No two stories are alike, and you will probably come across science stories where the guide is lacking or where it doesn’t make sense to follow all the tips. In other words, the 11 tips in the booklet are not set in stone.

If you have ideas or suggestions for how our guide — or our journalism at Videnskab.dk — can be improved, we would always like to hear from you. If you have questions, or if you are interested in a presentation on science journalism from Videnskab.dk, you are also welcome to contact us. You can write to us at redaktion@videnskab.dk.

The guide has been compiled by

Lise Brix, Ditte Svane-Knudsen, Anne Ringgaard, Thomas Hoffmann, Frederik Guy Hoff Sonne og Marie Barse.

Editing and layout: Jonas Salomonsen og Jon Mathorne.

Illustrations: Thøger Junker.

Translation: Stephanie Lammers-Clark. Proofread by Randy B. Hecht.

©Copyright and publisher: Videnskab.dk.

Thanks for help, input and feedback

Videnskab.dk has recieved economic support for our work with developing and sharing knowledge about science journalism from Den Fynske Bladfond, a foundation that supports free press in Denmark.

The following has provided valuable input and feedback:

Claus Emmeche (Associate Professor), Eske Willerslev (Professor), Felix Riede (Professor, AU), Gunver Lystbæk Vestergård (PhD in science journalism), Jesper Lesager Christensen (Journalism Student), Karin Frei (Professor), Kresten Roland Johansen (Lecturer, science journalism), Kristian Hvidtfelt Nielsen (Associate Professor,), Lasse Laustsen (Associate Professor), Mads Faurschou Knudsen (Associate Professor), Maja Horst (Professor), Mikkel Gerken (Professor), Oluf Danielsen (External Lecturer), Peter Hyldgård (Chairman, Danish Science Journalists), Simon Taarnskov Aabech (Journalism Student), Søren Kjørup (Philosopher, Emeritus), Andreas Søndergaard Petersen (Journalist, TjekDet) as well as journalism students at Roskilde University and Danish School of Media and Journalism.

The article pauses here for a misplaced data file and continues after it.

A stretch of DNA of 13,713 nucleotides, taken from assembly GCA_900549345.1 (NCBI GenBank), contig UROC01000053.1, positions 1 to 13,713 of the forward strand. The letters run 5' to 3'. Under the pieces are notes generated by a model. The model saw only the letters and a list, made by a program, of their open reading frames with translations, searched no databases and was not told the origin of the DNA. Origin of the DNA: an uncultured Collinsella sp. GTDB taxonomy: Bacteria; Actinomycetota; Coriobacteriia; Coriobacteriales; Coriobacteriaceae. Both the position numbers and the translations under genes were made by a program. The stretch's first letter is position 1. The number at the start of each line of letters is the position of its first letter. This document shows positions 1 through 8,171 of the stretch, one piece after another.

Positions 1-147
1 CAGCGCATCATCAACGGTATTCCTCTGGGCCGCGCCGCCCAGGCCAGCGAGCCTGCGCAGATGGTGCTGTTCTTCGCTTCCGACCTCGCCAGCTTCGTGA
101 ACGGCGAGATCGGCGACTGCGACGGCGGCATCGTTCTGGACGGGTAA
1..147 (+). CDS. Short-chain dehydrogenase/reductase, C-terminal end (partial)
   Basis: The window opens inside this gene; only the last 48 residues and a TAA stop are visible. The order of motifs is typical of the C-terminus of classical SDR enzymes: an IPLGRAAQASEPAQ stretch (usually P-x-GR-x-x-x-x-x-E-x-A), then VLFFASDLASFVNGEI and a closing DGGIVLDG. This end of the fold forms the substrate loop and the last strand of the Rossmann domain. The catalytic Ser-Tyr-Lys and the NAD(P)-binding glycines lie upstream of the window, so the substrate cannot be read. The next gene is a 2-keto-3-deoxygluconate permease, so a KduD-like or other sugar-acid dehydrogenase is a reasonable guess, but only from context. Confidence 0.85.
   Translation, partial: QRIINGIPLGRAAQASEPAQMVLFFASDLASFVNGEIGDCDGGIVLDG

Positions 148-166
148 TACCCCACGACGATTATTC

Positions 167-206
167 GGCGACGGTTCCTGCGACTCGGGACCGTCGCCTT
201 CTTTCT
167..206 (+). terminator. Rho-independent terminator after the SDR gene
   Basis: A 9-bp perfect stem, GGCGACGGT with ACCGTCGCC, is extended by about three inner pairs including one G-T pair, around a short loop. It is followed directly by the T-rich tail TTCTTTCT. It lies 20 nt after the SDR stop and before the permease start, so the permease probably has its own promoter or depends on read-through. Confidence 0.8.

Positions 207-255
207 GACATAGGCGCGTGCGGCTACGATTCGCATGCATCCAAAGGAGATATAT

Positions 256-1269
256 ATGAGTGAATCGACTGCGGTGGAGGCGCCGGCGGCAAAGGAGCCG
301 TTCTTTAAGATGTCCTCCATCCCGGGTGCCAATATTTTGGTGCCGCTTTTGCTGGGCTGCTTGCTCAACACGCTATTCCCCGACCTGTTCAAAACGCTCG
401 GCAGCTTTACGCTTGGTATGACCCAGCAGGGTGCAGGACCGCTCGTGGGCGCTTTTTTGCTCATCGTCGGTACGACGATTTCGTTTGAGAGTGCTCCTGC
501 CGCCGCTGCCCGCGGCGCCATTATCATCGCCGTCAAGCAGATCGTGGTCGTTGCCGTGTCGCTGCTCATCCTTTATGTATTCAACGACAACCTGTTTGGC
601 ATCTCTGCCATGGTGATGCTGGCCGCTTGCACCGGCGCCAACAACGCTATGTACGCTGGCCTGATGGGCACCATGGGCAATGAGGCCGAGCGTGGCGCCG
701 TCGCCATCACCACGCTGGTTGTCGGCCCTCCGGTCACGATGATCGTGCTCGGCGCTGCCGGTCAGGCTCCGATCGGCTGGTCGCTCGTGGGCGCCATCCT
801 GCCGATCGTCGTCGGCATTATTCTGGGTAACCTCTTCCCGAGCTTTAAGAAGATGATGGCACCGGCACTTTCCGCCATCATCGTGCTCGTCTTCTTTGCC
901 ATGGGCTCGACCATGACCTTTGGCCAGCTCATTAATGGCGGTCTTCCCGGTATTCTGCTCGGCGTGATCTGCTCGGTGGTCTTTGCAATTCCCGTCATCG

Podcasten Brainstorm

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Hej! Vi vil gerne fortælle dig lidt om os selv

Nu hvor du er nået helt herned på vores hjemmeside, er det vist på tide, at vi introducerer os.

Vi hedder Videnskab.dk, kom til verden i 2008 og er siden vokset til at blive Danmarks største videnskabsmedie med omkring en million brugere om måneden.

Vores uafhængige redaktion leverer dagligt gratis forskningsnyheder og andet prisvindende indhold, der med solidt afsæt i videnskabens verden forsøger at give dig aha-oplevelser og væbne dig mod misinformation.

Vores journalister fortæller historier om både kultur, astronomi, sundhed, klima, filosofi og al anden god videnskab indimellem - i form af artikler, podcasts, YouTube-videoer og indhold på sociale medier.

Vi stiller meget høje krav til, hvordan vi finder og laver vores historier. Vi har lavet et manifest med gode råd til at finde troværdig information, og vi modtog i 2021 en fornem pris for vores guide til god, kritisk videnskabsjournalistik.

Vores redaktion gør en dyd ud af at få uafhængige forskere til at bedømme betydningen af nye studier, og alle interviewede forskere citat- og faktatjekker vores artikler før publicering.